Trayvon Martin backers call for boycotts of all things Florida

Want ‘flawed’ self-defense law repealed

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George Zimmerman went free, but some supporters of slain teenager Trayvon Martin want Florida to pay.

Persistent calls for a boycott of the state have come in the wake of Saturday’s not guilty verdict in the racially charged case. Florida is a particularly tempting target given that the state’s tourism industry brought in $71.8 billion and attracted 91.4 million visitors last year. Protesters hope the threat of a large-scale boycott and consequent economic pressure will convince politicians to work toward abolishing the state’s “stand your ground” law.

Despite the passions — and a high-profile boycott of Florida and other “stand your ground states” by singer Stevie Wonder — analysts say boycott-backers have a high bar to clear to make any economic targeting of the Sunshine State effective.

Protesting the verdict with other black clergymen in front of the Justice Department in Washington earlier this week, the Rev. Anthony Evans said clergy leaders have considered calling for a five-year boycott “against the state of Florida” if the administration fails to file civil rights charges against Mr. Zimmerman.

“All African-Americans in the country will stay away from there. We will not spend a dime with a company in the state of Florida. We’re going to punish them … we’re not going to spend our money where we’re not respected at,” said Mr. Evans, the president of the National Black Church Initiative. “What we got in Florida was injustice, not justice.”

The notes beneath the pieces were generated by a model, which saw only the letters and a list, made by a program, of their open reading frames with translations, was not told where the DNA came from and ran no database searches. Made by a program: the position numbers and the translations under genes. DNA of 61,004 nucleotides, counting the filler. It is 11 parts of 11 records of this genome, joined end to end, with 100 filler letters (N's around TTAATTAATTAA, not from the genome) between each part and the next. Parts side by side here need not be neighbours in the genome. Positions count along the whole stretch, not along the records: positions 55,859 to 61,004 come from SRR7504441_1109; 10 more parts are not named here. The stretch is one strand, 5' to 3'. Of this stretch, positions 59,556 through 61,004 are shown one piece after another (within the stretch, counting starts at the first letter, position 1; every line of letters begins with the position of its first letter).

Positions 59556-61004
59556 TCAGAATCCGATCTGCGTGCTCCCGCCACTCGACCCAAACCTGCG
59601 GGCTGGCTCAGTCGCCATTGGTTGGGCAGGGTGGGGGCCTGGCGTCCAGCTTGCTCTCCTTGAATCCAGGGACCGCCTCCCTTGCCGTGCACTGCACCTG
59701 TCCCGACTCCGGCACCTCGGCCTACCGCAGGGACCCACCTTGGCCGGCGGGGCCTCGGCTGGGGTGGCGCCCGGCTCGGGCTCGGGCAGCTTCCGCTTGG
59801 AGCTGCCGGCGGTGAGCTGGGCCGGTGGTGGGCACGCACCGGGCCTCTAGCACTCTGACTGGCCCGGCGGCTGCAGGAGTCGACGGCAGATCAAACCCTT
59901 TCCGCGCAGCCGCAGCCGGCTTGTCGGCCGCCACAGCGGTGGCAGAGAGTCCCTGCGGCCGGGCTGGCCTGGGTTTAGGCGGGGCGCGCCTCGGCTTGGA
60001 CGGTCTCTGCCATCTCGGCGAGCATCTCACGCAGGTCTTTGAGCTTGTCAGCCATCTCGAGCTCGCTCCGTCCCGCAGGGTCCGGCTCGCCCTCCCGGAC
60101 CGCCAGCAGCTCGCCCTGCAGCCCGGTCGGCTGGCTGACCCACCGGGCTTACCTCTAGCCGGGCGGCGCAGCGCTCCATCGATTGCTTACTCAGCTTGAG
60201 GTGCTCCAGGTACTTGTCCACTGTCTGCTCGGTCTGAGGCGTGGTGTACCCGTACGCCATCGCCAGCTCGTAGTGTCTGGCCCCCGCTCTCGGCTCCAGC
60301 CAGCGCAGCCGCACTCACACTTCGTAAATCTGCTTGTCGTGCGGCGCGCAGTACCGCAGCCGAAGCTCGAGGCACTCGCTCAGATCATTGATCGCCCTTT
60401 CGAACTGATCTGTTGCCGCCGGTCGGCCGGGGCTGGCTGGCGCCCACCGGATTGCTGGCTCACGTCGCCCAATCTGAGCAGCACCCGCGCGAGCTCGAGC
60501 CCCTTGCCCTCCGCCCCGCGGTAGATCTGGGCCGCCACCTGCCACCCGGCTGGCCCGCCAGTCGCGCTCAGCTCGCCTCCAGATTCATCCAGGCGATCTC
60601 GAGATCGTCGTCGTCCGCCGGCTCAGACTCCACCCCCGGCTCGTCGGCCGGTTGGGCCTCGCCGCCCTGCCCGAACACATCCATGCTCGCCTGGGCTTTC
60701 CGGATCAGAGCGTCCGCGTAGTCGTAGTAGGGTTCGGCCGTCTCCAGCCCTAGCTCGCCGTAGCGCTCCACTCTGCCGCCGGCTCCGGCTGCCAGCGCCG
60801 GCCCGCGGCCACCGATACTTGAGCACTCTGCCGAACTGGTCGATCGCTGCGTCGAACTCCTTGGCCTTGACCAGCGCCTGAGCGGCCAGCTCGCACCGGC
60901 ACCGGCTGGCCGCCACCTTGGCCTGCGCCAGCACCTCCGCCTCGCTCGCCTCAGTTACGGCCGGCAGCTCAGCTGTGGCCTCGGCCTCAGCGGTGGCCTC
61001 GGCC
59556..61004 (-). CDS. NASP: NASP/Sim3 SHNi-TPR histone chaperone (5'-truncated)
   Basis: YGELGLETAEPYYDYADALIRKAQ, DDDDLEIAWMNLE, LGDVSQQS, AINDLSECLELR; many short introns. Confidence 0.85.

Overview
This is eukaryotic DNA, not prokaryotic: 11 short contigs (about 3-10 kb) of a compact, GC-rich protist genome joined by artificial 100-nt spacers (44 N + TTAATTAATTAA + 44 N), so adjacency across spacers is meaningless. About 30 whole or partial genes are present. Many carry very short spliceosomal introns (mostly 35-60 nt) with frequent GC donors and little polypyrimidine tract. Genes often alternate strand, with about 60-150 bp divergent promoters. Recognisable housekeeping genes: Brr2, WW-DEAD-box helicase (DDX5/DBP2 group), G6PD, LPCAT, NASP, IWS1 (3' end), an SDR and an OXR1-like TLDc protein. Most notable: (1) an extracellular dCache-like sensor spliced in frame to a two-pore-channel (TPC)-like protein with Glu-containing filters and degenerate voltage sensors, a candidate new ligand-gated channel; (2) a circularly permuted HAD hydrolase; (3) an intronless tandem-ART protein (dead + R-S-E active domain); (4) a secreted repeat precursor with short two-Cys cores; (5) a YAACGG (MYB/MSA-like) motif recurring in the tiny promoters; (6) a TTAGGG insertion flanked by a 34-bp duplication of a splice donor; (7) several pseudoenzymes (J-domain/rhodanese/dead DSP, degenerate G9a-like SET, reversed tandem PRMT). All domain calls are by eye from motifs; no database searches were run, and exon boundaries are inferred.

A MoveOn.org petition to boycott Florida tourism until the “flawed and dangerous” self-defense law is repealed had more than 10,000 signatures as of Thursday afternoon. Some Democratic state lawmakers in California also have floated the idea of banning any state business with Florida until the “stand your ground” law is repealed.

Mr. Wonder announced Sunday while performing in Canada that he would not perform in Florida until the law is abolished.

“As a matter of fact, wherever I find that law exists, I will not perform in that state or in that part of the world,” Mr. Wonder said to a cheering crowd. “We can make change by coming together for the spirit of unity.”

But there is considerable skepticism, given the historical record, that an economic boycott of Florida could be sustained.

Hans A. von Spakovsky, a senior legal fellow at the conservative Heritage Foundation, pointed to the immigration legislation passed in Arizona in April 2010 that sparked similar boycotts.

“It was completely ineffective. And immigration is a much more controversial issue than ‘stand your ground’ laws, because most polling shows most Americans think they should be able to defend themselves, which is what this really boils down to,” Mr. Spakovsky said.

He also referenced the more than 20 states with similar self-defense laws.

“What are you going to do, boycott all the rest of these states too? Boycott half the country?,” he said. “And [stand your ground] wasn’t even an issue in the prosecution. So why in the world are they organizing a boycott?”

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